That time I ended up gazing at a Chilean valley from the back of a pickup truck had begun earlier that day with a pessimistic political discussion with an artist. He asked me why I was in Chile and I explained that I was studying political and economic issues in Santiago, comparing them to Beijing, China. He chuckled and asked me what I had found. I assured him the Chilean politics were not as bad as he might think. That sustainable agriculture seemed a distinct possibility. That changes in the Constitution would lead to more freedom of expression. That the Internet can bring people together to solve problems in labor rights. That the energy cuts due to lack of resources is helping save the planet. He shook his head and asked me if I was drunk.
I hadn't been drinking. I woke up early, used all the hot water in our eight-person hostel room, lingered with my friends over breakfast, and walked to the bus station. This artist was the first inhabitant I met in Pisco Elqui, a town nestled in the Elqui Valley where the production of the grape brandy pisco takes place. We heard that even in the winter, the valley had exquisite views. No one informed us that what we thought was a nuisance in travel, two hours sitting in a small bus from La Serena to Pisco Elqui, was a cheap tour of natural wonders. We saw the sights we came to see before we had even arrived.
"I'm not drunk...yet," I clarified. "Where can I try pisco?"
The artist directed me up the hill and to the left to a distillery. I bought a copper bracelet from him in gratitude. Gathering my friends from watching a fire juggler and his circus troupe practicing in the plaza, we started the climb.
After turning the corner we encountered the same views as from the bus ride: evidence of Chile's agricultural economy. The shadows from low hanging clouds moved quickly over the swatches of vineyards, potato farms, and guava orchards. Patches of green and orange persevered despite the cold and windy winter. The mountain ahead had a snowy cap. The road we walked cut through a crumbly brown mountain dotted with cacti.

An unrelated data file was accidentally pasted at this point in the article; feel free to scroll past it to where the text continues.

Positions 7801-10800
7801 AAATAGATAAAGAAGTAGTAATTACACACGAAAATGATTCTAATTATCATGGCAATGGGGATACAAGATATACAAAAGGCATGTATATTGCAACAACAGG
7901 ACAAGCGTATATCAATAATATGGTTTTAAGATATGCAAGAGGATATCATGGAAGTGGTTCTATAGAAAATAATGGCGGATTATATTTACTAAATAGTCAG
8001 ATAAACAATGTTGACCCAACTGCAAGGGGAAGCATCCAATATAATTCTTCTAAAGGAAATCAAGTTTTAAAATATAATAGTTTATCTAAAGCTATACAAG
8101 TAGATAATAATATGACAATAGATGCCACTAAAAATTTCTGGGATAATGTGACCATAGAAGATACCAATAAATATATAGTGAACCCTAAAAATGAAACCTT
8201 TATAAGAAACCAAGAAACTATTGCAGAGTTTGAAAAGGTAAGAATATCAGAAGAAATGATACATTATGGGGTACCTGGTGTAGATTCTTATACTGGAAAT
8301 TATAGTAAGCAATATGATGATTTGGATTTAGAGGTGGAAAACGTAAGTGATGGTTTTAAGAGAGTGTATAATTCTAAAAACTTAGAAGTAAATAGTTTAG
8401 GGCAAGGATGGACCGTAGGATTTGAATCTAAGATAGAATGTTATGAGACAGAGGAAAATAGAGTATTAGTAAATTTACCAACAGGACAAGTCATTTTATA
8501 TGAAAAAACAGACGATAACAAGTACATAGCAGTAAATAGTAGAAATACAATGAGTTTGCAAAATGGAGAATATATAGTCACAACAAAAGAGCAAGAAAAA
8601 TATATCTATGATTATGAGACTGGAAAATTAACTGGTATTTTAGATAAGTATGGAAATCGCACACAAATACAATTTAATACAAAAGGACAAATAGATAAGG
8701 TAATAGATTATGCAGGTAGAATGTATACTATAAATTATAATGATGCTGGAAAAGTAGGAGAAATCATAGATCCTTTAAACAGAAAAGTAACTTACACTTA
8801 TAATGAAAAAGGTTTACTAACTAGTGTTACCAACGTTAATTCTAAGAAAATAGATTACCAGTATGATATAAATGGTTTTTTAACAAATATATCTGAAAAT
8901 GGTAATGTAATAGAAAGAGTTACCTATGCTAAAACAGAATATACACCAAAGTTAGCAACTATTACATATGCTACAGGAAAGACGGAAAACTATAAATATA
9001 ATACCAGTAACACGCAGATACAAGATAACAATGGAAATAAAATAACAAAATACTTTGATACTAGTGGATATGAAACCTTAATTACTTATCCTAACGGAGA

We waved our thumb at any passing car, hoping to speed up our journey so we could catch the bus back in time. A pickup truck with two men and a cactus slowed down. We shoved the cactus in a corner and hopped on, giggling at our success. They stopped in front of Los Niscos Distillery ten minutes later, wishing us well and scolding us for trampling their cactus. They were going to plant it and now they couldn't. But quickly they shrugged and slammed the truck door closed.
"Buy cherry liqueur instead of pisco," they recommended. "And good luck finding a way back."
After passing the entrance to the distillery, a teenager warned us of pisco's sting, inviting us to go to the rodeo with her and her father instead.
"What about cherry liqueur?" I asked. She dismissed the drink with a swish of her hand, beckoning us to follow her.
We stayed with the family all afternoon, meeting the teenager's grandmother after the rodeo at an artisanal market, where of course I ate my fill of the free homemade chocolate and warm bread offered. When night fell, the driver brought us blankets as we shivered on the journey back. They were not interested in our stories nor did they want to tell us theirs. They seemed surprised by how surprised we felt by their generosity, shaking their heads whenever we offered to repay them. Reciprocal relationships seem integral to any society--my perplexity prevented me from fully enjoying rest of the ride. Instead of analyzing, perhaps I should have had some of Pisco's pisco.